Procurement 2.0 – and other labels?

Dave HenshallInfluence2 Comments

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Procurement 2.0 – and other labels?

Procurement 2.0 – and other labels? With the continued introduction of new procurement labels and attention seeking headlines we argue that procurement leaders must retain focus on building capability:

Over on the Procurement Leaders blog Neil Deverill uses the term Procurement 2.0:

“Where basic procurement typically exists in siloed organisations with poor internal communication and price reductions as the end goal, procurement 2.0 requires the enterprise to engage collectively in procurement activity, with the CPO leading a function that manages the process. It’s a world away from traditional procurement.


“I refer to real internal cooperation: the joint creation of a go-to-market strategy, the discipline of the organisation to behave appropriately and to adhere to a game plan and extensive and real collaboration with key suppliers for competitive business advantage.”


Whilst over on the Sourcing Innovation blog Dalip Raheja, President and CEO of the MPower Group says
‘Strategic sourcing is dead’

Procurement Leaders editor David Rea sums up the argument:

‘that in a transformation process, strategic sourcing doesn’t include working with stakeholders and ends up as simply ‘supplier-bashing’’.

 

Headlines such as the ones stated, fail to address that any procurement mandate – and therefore the scope and influence of the procurement function, will always be limited by the level of maturity or capability of the procurement function itself and the extent to which it is aligned to the business strategy.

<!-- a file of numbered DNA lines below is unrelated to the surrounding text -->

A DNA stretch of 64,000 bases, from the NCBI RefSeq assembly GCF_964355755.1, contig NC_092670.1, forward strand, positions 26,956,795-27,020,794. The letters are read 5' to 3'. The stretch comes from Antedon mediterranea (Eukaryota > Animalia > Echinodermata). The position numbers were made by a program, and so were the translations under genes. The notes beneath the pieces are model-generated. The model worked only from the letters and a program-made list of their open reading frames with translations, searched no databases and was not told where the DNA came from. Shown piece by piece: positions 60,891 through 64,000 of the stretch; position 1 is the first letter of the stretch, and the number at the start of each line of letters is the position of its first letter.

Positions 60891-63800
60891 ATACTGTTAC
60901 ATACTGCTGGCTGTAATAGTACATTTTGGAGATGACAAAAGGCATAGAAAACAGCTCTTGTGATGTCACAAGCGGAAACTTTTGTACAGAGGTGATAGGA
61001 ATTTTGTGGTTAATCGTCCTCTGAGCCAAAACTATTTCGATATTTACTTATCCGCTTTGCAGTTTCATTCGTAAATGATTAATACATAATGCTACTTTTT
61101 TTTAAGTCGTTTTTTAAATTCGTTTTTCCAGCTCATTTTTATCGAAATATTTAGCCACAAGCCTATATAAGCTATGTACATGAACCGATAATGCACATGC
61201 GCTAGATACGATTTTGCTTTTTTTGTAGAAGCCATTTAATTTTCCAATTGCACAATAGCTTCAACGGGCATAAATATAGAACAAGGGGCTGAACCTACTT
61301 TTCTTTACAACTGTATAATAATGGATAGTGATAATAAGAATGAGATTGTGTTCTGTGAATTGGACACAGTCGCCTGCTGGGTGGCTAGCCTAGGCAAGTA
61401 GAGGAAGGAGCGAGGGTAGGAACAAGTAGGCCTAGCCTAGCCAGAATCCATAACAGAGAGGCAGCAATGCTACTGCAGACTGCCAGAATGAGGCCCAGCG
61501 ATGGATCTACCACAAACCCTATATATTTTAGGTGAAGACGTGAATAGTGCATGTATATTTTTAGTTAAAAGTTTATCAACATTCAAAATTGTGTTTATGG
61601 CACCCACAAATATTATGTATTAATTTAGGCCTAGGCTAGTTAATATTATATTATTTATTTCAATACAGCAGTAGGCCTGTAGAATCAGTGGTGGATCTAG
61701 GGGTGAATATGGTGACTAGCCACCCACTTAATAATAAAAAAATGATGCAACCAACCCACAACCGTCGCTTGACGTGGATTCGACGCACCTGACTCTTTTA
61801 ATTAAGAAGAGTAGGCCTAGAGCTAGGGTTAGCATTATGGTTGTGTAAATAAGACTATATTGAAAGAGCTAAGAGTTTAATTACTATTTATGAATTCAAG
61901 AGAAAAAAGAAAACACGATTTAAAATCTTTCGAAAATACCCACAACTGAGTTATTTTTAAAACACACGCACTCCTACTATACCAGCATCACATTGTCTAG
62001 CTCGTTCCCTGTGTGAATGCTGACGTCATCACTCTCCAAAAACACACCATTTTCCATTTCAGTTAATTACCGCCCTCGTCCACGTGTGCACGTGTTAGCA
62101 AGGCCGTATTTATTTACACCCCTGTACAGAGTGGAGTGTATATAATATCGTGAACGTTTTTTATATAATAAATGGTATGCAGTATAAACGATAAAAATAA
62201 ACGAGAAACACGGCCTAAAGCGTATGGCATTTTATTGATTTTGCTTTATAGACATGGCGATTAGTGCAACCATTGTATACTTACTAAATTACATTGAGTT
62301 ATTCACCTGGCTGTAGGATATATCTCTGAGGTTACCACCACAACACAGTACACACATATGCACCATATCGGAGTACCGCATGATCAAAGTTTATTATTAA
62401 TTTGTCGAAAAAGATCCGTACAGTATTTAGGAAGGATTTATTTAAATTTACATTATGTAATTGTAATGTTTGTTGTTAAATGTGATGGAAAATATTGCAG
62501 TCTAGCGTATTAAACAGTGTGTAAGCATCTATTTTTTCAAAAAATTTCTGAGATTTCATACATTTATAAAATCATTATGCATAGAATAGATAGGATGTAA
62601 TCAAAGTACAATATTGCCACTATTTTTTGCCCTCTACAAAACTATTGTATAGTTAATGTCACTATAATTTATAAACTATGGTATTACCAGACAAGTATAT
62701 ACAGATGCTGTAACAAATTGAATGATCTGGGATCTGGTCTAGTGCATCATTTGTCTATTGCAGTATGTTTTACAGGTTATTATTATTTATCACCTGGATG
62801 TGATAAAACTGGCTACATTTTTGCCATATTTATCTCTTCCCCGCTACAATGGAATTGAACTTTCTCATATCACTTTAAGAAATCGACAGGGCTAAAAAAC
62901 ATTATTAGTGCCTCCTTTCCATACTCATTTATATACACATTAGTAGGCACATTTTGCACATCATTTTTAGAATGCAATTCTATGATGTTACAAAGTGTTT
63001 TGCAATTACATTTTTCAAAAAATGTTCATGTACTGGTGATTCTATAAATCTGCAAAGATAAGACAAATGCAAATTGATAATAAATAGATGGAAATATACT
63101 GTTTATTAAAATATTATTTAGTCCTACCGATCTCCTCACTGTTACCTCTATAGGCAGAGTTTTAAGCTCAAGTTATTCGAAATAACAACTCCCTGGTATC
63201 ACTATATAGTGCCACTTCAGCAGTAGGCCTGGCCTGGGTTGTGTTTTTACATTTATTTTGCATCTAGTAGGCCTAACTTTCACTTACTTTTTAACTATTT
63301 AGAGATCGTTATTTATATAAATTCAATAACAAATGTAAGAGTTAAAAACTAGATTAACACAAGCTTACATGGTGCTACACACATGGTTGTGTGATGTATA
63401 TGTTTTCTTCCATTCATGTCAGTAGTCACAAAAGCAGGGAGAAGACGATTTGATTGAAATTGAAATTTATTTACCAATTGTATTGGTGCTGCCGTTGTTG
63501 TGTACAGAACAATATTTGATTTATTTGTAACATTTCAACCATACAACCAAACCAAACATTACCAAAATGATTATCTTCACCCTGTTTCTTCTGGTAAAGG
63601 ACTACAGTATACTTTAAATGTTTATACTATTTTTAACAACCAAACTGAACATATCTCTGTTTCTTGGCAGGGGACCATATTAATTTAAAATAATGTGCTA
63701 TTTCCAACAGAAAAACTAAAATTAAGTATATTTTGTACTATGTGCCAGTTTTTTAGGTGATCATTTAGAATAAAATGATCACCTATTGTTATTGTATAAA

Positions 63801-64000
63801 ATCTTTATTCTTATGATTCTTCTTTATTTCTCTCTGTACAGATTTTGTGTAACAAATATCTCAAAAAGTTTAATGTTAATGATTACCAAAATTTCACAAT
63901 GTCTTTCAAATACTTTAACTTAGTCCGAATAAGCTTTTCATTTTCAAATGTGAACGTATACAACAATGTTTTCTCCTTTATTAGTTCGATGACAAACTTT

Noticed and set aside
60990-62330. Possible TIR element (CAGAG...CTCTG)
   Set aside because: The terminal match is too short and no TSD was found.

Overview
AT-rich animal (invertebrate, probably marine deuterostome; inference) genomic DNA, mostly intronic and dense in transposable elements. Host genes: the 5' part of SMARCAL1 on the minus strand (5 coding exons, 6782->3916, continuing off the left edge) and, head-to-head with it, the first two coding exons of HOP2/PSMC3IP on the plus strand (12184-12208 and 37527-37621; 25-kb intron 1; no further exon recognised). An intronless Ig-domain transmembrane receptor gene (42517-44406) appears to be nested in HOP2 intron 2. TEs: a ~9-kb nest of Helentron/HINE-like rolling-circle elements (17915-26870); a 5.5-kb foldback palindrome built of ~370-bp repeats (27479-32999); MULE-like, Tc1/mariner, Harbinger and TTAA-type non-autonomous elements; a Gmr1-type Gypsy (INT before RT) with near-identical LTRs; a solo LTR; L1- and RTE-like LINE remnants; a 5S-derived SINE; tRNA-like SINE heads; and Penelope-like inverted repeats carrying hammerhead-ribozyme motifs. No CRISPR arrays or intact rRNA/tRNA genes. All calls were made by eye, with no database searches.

Adopting strategic sourcing is one of the early steps in developing increased procurement maturity in any organization, so it certainly is not dead. Stakeholder involvement has always been a critical component of strategic sourcing as part of a cross functional activity – if it is done right (if not, it isn’t strategic sourcing anyway). And the move towards strategic sourcing was itself intended to introduce a disciplined sourcing process involving the wider participation of the business, to breakdown the silos Neil Deverill refers to. So nothing new here.

In organizations still at the strategic sourcing level, the procurement function must focus on continued capability development to progress to the category management level of maturity. This provides the link between sourcing strategy and business strategy and is certainly not done in a silo.

 

Apart from repackaging already tried and tested methodologies, such headlines reflect a continued failure of many procurement organizations to effectively align procurement with the business strategy and secure a clear mandate supported by senior management.

It is the role of CPO’s everywhere not only to achieve a clear mandate but also to secure the correct mandate.


In our previous posting on
expanding procurements scope and influence which is a short preview of a 43 page paper on the subject published by Purchasing Practice, we provide a framework for procurement leaders everywhere to help build the capabilities which must be developed to earn procurement a seat at the top table.

 

So lets not keep repackaging and recycling – lets keep the message on track and continue to build the right capabilities that will earn procurement the respect it craves.

Nuff said …